After nearly three years on the road, Ryan Gullen and his band mates needed a break.
The timing couldn’t have been better, really, because their first gig back on the road is also the first time that the Sheepdogs’ bassist and his comrades will play the Yukon.
They’re one of a number of high-profile bands playing at this Sourdough Rendezvous and, as any Yukoner who has experienced the festival knows, resting up ahead of time is a good idea.
“My dad lived in Whitehorse from ‘72 to ‘77. He tells me stories from up there, but I’ve never actually been up there,” Gullen said. Needless to say, he’s pumped.
The Sheepdogs will take the stage Saturday, Feb. 22 to headline the Party on the Waterfront.
The band, from Saskatoon, Saskatchewan, shot to fame in 2011 when they won a Rolling Stone contest and landed on the cover of the magazine – the first unsigned band to pull off such a feat.
Since then it’s been three years of touring at near breakneck pace, Gullen said. But while the Rolling Stone cover coup netted them some big headlines and attention, it’s the foundation they laid on the Canadian indie-touring circuit long before Hollywood came calling that keeps them on everyone’s radar.
“For us, we had been making music together for so long. It was easier to deal with the pressures of making new music, the whole Rolling Stone thing, because it felt to us we had been a band for a really long time.
“Some of those people (in the Rolling Stone contest) had been in a band for less than a year. We’d been touring around for years, losing money but learning how to deal with each other. We had years where there were no stakes to get mad at each other and sort it all out,” Gullen said.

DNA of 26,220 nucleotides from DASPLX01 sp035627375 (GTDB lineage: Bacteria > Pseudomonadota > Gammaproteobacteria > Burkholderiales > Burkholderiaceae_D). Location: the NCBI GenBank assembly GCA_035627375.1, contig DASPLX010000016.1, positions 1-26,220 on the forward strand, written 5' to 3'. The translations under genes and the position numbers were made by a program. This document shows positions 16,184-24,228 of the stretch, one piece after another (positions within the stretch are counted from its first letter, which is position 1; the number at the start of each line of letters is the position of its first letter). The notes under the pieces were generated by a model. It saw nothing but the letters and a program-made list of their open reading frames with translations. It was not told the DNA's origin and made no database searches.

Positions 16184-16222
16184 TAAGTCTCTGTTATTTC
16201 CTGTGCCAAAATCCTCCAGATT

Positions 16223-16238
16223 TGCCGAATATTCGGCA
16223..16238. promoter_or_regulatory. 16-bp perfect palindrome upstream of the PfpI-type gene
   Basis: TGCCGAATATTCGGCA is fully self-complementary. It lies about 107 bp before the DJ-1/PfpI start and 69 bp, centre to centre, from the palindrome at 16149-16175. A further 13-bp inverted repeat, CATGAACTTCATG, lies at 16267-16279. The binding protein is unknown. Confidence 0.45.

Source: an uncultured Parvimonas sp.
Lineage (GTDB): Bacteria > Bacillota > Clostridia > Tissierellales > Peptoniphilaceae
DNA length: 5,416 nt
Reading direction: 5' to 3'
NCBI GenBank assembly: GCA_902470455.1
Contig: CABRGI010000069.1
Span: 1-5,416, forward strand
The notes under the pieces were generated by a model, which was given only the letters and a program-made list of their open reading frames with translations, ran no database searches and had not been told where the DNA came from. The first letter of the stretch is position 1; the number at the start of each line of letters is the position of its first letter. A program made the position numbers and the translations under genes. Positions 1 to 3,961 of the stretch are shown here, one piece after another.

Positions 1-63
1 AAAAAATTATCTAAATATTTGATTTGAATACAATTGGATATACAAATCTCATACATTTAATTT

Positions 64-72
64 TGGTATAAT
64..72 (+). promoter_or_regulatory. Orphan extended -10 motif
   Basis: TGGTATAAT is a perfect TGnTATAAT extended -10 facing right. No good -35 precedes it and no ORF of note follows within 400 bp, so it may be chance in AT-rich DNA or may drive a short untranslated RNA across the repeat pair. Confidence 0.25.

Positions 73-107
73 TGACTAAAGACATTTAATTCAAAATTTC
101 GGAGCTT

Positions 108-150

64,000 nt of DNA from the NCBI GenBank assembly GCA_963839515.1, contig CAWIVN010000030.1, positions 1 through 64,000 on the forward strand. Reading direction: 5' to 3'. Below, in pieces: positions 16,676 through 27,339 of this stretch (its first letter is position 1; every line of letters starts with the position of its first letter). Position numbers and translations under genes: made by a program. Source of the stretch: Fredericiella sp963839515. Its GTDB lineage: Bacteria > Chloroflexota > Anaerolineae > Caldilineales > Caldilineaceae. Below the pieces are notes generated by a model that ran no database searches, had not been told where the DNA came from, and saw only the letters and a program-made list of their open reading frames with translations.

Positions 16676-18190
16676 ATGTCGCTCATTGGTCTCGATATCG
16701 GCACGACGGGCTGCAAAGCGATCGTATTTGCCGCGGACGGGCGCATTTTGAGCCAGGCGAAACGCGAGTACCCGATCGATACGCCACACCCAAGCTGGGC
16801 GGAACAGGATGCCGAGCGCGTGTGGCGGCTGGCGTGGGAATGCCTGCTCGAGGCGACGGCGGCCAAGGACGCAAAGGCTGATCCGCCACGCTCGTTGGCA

Now that they have, they’re confident they can keep the good times coming through their well-established sound.
One part Lynyrd Skynyrd, one part The Doors, with a heavy dose of shaggy beards and a whole lot of flannel, the Sheepdogs have earned a place next to Canada’s folk-rock legends. When the cover was announced, Rolling Stone described the band’s brand of southern rock as “groovy, harmonic, neo-psychedelic, easy-going and relaxed.”
Fresh from a Juno nomination for their video single Feeling Good, they’ll play this year’s festival alongside Canadian folk roots rockers Elliott Brood.
“I think it’s really cool. We’ve played with them before. We all hung out at the Dakota Tavern in Toronto,” Gullen said.
The bands won’t be sharing the same stage – Elliott Brood plays the Licenced to Thrill party at the Kwanlin Dun Cultural Centre on Feb. 21 – but the paring gives the festival a distinctly roots-rock sound, especially when you add in the banjos and mandolins of Vancouver’s The Matinee, who play the kick-off Main Street party this weekend.
That suits Gullen just fine.
“What is great about roots music and kind of older music, it was a lot less complicated, you’re not auto-tuning it. It’s about more about a mood and a feeling, and an emotional feeling, or just hanging out drinking beers.”
As anyone who’s been part of the annual festival knows, there will be plenty of that over the weekend.
Contact Jesse Winter at firstname.lastname@example.org